So far, it's achieved the exact opposite. Promising to reward open source contributors with crypto tokens, the project asked users to verify their access to open source projects by merging in a YAML file containing their crypto wallet address. This kicked off a flood of pull requests to prominent, often non-crypto-related open source projects by people who had never contributed to the project (or, often, any open source project), but who wished to merge in a file describing them as a "code owner".

Particularly impacted by this project was the open source blogging platform Ghost, which was used as an example in the demo video released by tea.xyz, and which received several PRs of this kind. A somewhat flummoxed maintainer of the repository replied to one PR: "[I]n practice the TEA project is not helping to support the Ghost project, but is instead causing a rush of self-serving PRs to be submitted to cash-in on other people's work. ... This why people hate on crypto." A maintainer of another unrelated open source project called "ghost" also reported receiving an influx of spam PRs.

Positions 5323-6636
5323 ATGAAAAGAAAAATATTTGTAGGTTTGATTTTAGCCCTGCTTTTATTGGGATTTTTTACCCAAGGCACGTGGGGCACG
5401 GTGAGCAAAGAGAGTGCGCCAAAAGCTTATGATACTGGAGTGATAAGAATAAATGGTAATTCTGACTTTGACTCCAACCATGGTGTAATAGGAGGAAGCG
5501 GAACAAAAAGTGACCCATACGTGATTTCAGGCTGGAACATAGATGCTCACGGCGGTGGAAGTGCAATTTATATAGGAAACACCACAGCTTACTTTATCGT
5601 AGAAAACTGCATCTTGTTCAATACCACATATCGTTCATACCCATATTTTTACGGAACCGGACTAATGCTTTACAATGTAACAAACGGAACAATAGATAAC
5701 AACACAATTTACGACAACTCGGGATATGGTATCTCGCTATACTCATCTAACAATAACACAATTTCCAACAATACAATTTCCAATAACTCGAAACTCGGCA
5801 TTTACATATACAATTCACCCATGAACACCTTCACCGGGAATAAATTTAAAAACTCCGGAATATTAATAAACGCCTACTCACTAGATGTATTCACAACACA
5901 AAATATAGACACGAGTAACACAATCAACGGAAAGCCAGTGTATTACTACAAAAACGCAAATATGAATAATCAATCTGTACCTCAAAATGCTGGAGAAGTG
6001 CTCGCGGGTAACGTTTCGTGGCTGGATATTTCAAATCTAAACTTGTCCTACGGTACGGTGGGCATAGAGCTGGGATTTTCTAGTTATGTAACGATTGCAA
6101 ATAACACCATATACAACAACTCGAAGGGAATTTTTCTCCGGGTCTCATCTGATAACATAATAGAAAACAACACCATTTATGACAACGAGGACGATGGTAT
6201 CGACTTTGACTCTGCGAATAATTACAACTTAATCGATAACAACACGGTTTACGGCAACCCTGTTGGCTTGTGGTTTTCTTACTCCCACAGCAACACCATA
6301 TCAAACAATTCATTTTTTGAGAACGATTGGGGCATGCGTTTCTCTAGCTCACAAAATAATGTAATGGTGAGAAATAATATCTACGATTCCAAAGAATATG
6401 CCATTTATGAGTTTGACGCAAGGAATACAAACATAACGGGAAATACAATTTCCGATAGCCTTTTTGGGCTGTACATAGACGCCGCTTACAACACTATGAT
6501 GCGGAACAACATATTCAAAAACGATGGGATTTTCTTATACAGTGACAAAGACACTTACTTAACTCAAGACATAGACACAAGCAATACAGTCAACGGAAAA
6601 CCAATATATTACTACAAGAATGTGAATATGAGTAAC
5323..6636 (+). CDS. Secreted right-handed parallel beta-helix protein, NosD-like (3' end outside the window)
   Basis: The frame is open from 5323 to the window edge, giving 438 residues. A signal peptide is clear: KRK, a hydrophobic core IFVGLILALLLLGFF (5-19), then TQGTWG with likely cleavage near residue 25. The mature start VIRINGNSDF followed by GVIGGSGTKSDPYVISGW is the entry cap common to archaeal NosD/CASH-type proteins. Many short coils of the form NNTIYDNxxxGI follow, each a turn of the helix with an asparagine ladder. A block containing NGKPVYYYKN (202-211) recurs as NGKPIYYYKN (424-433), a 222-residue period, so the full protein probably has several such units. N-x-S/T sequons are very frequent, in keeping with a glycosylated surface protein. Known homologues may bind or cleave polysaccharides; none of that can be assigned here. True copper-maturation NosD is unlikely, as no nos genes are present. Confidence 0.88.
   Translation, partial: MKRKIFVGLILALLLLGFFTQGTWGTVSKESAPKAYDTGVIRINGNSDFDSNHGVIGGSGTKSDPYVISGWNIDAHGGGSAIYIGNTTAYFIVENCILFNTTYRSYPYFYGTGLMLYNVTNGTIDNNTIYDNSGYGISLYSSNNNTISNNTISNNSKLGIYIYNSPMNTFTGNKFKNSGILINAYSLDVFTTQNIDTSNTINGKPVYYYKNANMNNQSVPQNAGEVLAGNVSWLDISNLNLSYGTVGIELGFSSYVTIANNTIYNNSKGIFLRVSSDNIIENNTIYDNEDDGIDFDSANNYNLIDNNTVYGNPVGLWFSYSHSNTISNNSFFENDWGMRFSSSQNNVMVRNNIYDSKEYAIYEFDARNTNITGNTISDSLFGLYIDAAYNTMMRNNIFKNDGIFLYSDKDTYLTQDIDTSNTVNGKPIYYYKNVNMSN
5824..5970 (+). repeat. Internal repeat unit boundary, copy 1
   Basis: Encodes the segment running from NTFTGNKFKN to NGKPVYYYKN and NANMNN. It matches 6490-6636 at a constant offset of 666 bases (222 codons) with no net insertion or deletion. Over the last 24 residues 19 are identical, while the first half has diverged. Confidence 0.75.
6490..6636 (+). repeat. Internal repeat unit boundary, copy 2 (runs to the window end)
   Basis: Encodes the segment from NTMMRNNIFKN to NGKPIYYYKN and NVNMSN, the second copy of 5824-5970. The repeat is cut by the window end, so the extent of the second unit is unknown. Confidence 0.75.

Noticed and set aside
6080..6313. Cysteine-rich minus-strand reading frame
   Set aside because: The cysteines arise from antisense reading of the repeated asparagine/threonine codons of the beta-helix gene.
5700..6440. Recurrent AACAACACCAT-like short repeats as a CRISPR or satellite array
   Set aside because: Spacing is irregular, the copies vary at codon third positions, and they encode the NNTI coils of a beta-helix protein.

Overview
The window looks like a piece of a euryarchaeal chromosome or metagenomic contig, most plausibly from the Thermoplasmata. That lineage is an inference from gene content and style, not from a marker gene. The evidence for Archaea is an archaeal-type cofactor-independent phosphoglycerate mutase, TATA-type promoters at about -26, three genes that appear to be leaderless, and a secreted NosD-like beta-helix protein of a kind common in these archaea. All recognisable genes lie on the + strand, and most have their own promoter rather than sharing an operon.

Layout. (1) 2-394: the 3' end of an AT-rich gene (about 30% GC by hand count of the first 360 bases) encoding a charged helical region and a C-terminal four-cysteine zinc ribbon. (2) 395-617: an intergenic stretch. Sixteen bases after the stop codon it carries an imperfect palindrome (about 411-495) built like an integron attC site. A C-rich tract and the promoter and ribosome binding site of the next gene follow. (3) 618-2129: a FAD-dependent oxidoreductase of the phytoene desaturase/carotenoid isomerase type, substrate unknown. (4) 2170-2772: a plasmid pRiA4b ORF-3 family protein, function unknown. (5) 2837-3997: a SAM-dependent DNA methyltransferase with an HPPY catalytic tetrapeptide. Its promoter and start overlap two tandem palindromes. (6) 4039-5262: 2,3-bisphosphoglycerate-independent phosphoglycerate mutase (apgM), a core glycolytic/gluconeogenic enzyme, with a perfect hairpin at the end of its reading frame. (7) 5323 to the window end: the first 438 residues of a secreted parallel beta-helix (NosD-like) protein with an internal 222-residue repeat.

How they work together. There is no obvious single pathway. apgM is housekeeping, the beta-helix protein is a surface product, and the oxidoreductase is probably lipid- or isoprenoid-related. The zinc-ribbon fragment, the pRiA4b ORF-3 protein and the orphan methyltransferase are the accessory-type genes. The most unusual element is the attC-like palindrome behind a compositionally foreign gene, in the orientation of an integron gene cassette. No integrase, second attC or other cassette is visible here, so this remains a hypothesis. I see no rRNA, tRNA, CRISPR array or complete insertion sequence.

This is not the first time crypto has generated massive Github spam, although another recent incident was (blessedly) mostly limited to open-source crypto projects and didn't waste the time of non-crypto-related projects as this one has.

$440,000 stolen as MicroStrategy's Twitter account is hacked

Michael Saylor sitting in front of a large model shipMichael Saylor (attribution)
MicroStrategy, the company founded and chaired by Bitcoin maximalist Michael Saylor, suffered a Twitter account compromise on February 26. Although MicroStrategy ostensibly develops software, it's better known for its massive Bitcoin holdings, driven by Saylor.